The Foreign Earnings Deduction “FED” was introduced in 2012 to encourage the expansion of Irish multi-nationals overseas, and particularly into emerging markets. The relief remains in force, and the conditions and application are summarised below:

Qualifying conditions

In its current form, the relief is available to Irish tax residents who satisfy the following conditions:

  • Working for at least 30 “qualifying days” in a “qualifying country” during any consecutive 12 month period,
  • Holds a “qualifying employment”, and
  • Receives “qualifying employment income”.

The above conditions are explained in more detail below.

Qualifying Employment

A “qualifying employment” can be either an Irish or Foreign employment, so long as the income from the employment is not chargeable to Irish tax on a remittance basis (e.g. in the case of non-domiciled employees).

Qualifying Day

A “qualifying day” is one of at least three consecutive days (including weekends) in which the employee works in a qualifying country. Days of travel between Ireland and the qualifying country (and vice versa) are considered qualifying days.

Since 2017, an individual must have a minimum of 30 qualifying days in a consecutive 12 month period to qualify for the relief.

Prior to 2017, the requirement was a minimum of 40 qualifying days and for years prior to 2015, the requirement was a minimum of 60 qualifying days.

Qualifying Country

The Qualifying Countries for the purpose of FED are summarised below:

Qualifying Countries
From 1 January 2012 Brazil, China, India, Russia and South Africa,
Additions from 1 January 2013 Algeria, Democratic Republic of Congo, Egypt, Ghana, Kenya, Nigeria, Senegal and Tanzania.
Additions from 1 January 2015 Bahrain, Chile, Indonesia, Japan, Kuwait, Malaysia, Mexico, Oman, Qatar, Saudi Arabia, Singapore, South Korea, Thailand, United Arab Emirates and Vietnam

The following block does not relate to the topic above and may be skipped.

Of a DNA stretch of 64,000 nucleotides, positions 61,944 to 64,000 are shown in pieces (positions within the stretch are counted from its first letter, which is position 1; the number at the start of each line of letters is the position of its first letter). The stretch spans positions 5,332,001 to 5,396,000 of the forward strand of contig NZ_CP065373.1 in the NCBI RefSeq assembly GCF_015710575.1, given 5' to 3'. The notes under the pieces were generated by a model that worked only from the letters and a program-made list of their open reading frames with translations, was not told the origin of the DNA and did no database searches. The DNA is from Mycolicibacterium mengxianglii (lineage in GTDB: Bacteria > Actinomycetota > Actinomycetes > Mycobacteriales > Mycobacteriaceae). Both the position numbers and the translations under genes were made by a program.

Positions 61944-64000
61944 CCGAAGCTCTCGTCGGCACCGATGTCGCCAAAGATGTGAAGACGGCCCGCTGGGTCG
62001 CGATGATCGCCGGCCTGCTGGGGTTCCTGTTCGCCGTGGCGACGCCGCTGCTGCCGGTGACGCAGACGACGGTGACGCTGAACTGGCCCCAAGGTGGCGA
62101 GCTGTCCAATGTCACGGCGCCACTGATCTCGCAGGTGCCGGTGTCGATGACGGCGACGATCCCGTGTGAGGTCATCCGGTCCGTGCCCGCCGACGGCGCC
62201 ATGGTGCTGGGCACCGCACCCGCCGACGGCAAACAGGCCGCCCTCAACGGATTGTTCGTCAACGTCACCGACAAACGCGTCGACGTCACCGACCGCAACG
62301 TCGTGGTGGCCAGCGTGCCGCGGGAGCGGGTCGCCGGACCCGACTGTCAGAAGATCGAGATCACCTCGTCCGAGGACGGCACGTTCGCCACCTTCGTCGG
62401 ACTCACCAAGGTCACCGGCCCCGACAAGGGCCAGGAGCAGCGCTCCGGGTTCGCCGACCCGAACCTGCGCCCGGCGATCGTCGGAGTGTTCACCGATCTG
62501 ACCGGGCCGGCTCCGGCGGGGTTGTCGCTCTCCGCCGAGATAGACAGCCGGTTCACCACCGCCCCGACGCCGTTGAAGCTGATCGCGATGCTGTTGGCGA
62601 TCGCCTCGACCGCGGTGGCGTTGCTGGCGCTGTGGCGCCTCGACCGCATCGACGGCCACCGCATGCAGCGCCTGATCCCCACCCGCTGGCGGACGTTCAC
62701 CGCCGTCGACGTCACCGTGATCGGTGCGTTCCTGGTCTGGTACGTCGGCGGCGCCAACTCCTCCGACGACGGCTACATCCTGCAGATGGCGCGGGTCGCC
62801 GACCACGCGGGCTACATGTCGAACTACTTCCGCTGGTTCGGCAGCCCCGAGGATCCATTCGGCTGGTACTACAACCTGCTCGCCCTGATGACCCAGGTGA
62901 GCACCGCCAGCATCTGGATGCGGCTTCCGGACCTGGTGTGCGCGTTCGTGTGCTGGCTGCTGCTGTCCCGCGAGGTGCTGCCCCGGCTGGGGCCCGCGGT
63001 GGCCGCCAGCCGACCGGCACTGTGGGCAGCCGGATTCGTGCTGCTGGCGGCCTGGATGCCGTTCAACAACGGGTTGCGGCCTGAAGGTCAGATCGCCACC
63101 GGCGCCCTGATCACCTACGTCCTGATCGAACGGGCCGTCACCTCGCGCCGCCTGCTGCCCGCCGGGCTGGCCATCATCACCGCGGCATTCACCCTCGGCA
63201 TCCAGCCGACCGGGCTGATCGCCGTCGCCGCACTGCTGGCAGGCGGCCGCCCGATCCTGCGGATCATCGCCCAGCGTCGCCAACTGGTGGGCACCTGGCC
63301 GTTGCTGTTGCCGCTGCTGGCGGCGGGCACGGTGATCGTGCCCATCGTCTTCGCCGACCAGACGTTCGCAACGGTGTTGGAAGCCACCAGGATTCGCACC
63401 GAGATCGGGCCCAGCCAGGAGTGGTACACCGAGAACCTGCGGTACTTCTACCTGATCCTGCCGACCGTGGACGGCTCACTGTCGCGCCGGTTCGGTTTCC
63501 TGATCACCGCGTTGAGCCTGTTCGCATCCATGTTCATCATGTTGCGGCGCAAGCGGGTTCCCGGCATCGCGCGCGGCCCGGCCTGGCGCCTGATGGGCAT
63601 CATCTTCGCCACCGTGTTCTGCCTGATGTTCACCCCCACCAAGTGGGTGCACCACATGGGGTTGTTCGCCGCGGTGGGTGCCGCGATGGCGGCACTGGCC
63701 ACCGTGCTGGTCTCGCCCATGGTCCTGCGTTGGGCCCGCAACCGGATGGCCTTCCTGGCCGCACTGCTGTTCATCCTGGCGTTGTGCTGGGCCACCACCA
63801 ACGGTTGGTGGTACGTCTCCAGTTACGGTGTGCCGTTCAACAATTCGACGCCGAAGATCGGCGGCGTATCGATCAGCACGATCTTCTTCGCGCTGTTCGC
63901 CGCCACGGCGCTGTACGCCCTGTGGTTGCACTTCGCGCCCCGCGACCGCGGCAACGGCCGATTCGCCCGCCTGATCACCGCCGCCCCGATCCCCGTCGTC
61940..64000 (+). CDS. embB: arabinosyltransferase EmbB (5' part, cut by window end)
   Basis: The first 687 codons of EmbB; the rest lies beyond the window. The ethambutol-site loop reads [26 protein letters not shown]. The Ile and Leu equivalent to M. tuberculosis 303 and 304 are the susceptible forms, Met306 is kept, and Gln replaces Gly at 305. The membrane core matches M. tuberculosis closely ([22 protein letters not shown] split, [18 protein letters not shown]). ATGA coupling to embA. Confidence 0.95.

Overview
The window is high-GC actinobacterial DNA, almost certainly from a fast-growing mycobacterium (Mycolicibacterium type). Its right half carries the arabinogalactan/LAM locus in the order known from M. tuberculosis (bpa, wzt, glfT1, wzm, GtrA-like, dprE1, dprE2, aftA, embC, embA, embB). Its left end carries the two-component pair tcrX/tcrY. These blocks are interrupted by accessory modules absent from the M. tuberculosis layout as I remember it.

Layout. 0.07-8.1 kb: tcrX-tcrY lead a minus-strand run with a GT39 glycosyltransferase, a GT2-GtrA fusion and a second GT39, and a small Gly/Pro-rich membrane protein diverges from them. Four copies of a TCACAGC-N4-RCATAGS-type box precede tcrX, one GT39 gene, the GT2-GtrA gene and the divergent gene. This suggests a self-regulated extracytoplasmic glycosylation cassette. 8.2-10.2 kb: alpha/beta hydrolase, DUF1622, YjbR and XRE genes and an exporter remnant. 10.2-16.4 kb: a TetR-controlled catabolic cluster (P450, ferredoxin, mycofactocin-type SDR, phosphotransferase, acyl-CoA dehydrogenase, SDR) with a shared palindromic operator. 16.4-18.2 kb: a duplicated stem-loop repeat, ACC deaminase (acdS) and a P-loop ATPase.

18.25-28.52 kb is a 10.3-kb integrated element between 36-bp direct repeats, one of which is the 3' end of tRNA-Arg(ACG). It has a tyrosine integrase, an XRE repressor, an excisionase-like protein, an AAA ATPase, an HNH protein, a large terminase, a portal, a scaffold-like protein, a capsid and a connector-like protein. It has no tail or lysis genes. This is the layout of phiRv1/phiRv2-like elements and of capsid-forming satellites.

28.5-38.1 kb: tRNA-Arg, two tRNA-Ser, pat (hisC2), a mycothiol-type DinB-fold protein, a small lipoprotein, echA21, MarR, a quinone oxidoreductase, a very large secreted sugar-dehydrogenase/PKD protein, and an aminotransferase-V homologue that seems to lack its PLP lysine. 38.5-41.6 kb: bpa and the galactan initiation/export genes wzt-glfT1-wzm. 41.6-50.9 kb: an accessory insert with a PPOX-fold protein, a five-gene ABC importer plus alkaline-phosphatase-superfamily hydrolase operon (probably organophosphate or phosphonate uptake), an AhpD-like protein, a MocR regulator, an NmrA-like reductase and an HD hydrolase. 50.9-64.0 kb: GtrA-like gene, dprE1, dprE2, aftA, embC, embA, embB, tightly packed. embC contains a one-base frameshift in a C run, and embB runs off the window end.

Additions from 1 January 2017 Colombia and Pakistan

Qualifying Employment Income

“Qualifying employment income” includes all earnings derived from employment, but after the deduction of approved pension scheme contributions. Benefits-in-Kind, termination payments and restrictive covenants are non-qualifying for the purposes of the FED.

Application of the relief

The deduction is calculated by applying the formula below, with the resulting amount not assessable to Irish tax. The tax saving is therefore dependent on the employee’s marginal tax rate.

The FED is capped at €35,000 per annum, resulting in a maximum tax saving of €14,000 (i.e. €35,000 @ 40%). Note that FED applies to income tax only – there is no relief for USC or PRSI.

Qualifying employment income x (Number of qualifying days in year / Number of days in year that the employment is held)

Reporting Obligations

Relief is claimed via the employee’s Tax Return, and supported by an employer statement that confirms:

  • the dates of departure and return to Ireland
  • the location(s) where the employee worked whilst abroad.

An employee has 4 years to make the claim, and suitable documents should be retained in the event of an enquiry.

Example of how the relief works

An Irish resident employee of an Irish company spends 100 qualifying days in China developing contacts with potential Chinese customers. Her total qualifying employment income is €150,000.

The relief under FED is calculated as follows:

  • Qualifying employment income of €150,000 X 100 days/365 days = €41,095
  • €41,095 is capped at the maximum relief under FED of €35,000
  • Relief from income tax is available for the €35,000, giving rise to an income tax refund of €14,000 (€35,000 X 40%).

Limitations and Practical Challenges

In practice, we see the following challenges/limitations in respect of the Foreign Earnings Deduction:

  • The relief applies for income tax only i.e. there is no relief from USC or PRSI
  • Tracking and calculating qualifying days can be an administrative burden
  • The employee must retain supporting documents for proof of the relief claim such as flight and hotel receipts
  • The relief cannot be operated through payroll, therefore eligible employees must file an Irish income tax return to claim the relief
  • The maximum income tax deduction is €35,000 and therefore the maximum tax saving is €14,000 (€35,000 @ 40%)
  • FED cannot be claimed in conjunction with other income tax reliefs e.g. SARP or income that is eligible for double tax relief (i.e. Foreign Tax Credit).

Contact us

For more details on FED, or on how KPMG’s Business Traveller tool may be able to provide support, please contact Thalia O'Toole, Head of Global Mobility, via this form.